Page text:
waiting for the shuttle
We woke up at 2:30, drug the children from their beds and headed to the airport. Everything, the whole day, really, went as smooth as could be. Sure, my older son had a little battle with his chocolate milk (and ended up wearing some of it) and my younger son’s backpack ripped (a little) and my younger daughter came fairly close to having a panic attack, but we did our deep breathing and soldiered on.
Despite her extreme anxiety, at the point of departure my youngest daughter was nearly shouting with excitement. She didn’t even seem to notice when the plane got tossed around for a bit. The sun came up and the kids ate their bagels and drank their juice and ate the candy and gum their cousin had packed up for them.
For the second flight, our seats were spread out all over the plane. My husband talked to the people at the desk and made arrangements so that we could each sit with one of the younger children. We gave the older kids their boarding passes and told them they’d have to sit by themselves. (And then a kind gentleman swapped seats with my daughter so she wouldn’t have to sit between strangers, bless his heart.)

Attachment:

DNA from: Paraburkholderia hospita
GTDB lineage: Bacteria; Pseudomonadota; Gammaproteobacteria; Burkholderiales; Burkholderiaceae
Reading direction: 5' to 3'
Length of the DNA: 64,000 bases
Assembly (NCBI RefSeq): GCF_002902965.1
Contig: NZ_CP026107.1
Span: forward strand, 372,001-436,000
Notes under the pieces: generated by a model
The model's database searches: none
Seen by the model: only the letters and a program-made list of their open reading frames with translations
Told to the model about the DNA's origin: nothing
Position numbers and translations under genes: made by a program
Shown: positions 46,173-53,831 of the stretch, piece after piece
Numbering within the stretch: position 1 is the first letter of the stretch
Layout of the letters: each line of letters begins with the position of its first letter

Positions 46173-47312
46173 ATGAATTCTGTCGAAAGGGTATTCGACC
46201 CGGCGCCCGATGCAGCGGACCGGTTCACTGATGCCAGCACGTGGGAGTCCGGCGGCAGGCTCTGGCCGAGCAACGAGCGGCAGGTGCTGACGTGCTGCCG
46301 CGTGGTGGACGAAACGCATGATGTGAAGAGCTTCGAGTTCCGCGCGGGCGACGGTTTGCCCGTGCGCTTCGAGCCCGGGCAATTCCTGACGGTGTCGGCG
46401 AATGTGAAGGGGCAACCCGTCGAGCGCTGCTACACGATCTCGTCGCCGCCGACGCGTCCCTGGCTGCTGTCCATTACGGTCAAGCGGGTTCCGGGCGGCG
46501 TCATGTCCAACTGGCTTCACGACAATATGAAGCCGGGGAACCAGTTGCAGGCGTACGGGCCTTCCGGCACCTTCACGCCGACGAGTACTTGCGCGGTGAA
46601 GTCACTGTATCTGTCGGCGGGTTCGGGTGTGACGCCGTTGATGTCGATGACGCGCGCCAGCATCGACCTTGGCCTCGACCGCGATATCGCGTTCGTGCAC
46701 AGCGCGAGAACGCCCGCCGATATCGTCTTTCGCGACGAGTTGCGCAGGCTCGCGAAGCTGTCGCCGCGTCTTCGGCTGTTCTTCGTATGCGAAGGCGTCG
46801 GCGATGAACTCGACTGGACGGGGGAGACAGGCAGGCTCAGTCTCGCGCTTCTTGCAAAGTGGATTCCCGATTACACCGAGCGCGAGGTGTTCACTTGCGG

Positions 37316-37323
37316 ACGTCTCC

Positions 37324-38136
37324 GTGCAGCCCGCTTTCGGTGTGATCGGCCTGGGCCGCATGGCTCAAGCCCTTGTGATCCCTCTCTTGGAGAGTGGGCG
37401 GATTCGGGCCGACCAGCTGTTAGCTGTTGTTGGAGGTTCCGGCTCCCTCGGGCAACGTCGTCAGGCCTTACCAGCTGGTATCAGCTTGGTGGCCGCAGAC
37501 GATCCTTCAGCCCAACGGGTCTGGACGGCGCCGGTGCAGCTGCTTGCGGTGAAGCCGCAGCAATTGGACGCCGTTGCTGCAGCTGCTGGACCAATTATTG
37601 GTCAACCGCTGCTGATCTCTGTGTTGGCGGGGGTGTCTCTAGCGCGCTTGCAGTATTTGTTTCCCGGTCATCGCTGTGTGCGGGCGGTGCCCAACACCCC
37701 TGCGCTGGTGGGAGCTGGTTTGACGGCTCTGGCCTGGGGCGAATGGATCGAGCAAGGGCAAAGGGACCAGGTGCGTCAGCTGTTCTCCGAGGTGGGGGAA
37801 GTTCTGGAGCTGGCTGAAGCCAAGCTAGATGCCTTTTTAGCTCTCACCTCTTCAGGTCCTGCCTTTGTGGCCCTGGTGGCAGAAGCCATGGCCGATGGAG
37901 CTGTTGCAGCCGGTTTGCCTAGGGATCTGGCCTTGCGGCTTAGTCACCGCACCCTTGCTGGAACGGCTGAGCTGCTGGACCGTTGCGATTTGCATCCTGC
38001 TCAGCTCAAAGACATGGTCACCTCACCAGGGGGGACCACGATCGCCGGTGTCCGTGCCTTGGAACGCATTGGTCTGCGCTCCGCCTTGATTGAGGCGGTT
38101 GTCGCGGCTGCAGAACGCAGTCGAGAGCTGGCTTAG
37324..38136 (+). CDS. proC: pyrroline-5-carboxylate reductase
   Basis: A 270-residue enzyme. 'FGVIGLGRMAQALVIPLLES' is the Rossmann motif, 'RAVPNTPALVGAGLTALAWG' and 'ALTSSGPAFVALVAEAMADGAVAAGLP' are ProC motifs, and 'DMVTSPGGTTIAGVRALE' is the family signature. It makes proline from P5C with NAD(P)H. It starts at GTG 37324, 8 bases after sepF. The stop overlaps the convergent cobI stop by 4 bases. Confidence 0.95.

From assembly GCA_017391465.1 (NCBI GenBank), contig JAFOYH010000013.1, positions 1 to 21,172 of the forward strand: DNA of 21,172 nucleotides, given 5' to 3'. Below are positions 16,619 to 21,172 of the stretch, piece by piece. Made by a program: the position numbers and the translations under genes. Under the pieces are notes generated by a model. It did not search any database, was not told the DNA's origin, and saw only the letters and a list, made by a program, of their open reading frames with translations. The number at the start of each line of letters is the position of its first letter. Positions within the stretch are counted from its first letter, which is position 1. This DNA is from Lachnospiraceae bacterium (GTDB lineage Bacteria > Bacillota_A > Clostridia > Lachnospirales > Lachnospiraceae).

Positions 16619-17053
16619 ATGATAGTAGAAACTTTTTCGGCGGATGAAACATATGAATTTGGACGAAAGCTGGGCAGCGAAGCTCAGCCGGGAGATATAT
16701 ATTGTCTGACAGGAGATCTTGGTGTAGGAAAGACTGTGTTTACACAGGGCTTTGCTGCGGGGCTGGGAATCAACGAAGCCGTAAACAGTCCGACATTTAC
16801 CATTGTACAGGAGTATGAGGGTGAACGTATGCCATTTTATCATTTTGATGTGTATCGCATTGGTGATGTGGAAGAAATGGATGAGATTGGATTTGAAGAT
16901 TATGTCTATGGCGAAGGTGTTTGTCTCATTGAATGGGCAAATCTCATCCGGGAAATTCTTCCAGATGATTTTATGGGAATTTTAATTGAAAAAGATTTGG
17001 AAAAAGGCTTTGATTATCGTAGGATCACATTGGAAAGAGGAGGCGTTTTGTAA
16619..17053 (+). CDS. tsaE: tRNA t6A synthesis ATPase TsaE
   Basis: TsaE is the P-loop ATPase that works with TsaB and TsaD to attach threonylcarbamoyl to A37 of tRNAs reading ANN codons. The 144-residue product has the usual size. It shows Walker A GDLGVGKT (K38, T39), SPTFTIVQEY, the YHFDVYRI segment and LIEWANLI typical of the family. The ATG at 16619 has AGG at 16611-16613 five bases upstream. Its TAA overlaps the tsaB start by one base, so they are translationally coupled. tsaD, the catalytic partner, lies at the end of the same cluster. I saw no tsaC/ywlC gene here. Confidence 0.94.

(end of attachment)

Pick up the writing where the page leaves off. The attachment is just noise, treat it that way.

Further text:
I sat with my youngest. He talked the entire time. About the wings, about crash landings, about soda, about his seat, about his candy, about Guatemala—it was intense. He’d alternate between studiously peering out the window and then suddenly panicking at the height and slamming the window blind shut. “It freaks me out, Mom!” he’d squeal, burrowing his head into my arm and squeezing his eyes tight.
And then we were flying over Guatemala’s distinctive, patchwork mountains. My son was enthralled. “There are gardens down there!” and, “It’s like a pattern!”
We whipped through customs (once we filled out all the paper work)—they didn’t even check our bags—and then we were outside in the warm air, greeting our country reps, getting (mildly) harangued by vendors (my younger daughter was smitten with the constant opportunity to buy, buy, buy, oh dear) and piling into the van.
We ended up at a guest house. The hospitable owners—one speaks English but the others don’t—fixed us a fabulous lunch of soup, tacos, rice, and fresh papaya and then worried when some of the children didn’t eat too well.
We crashed on our beds for a couple hours (some slept harder than others), and then some of the kids and I went on a little walk around the block (and through the grocery store). We had a brief meeting with one of our reps and a future non-English speaking childcare helper (for these next couple days when we’re in the city), and now it’s almost time for supper.
Right now, my older son is playing chess with a Guatemalan boy. Neither speaks the other’s language and both seem happy as larks.
We're here! Can you believe it? WE ARE IN GUATEMALA!!!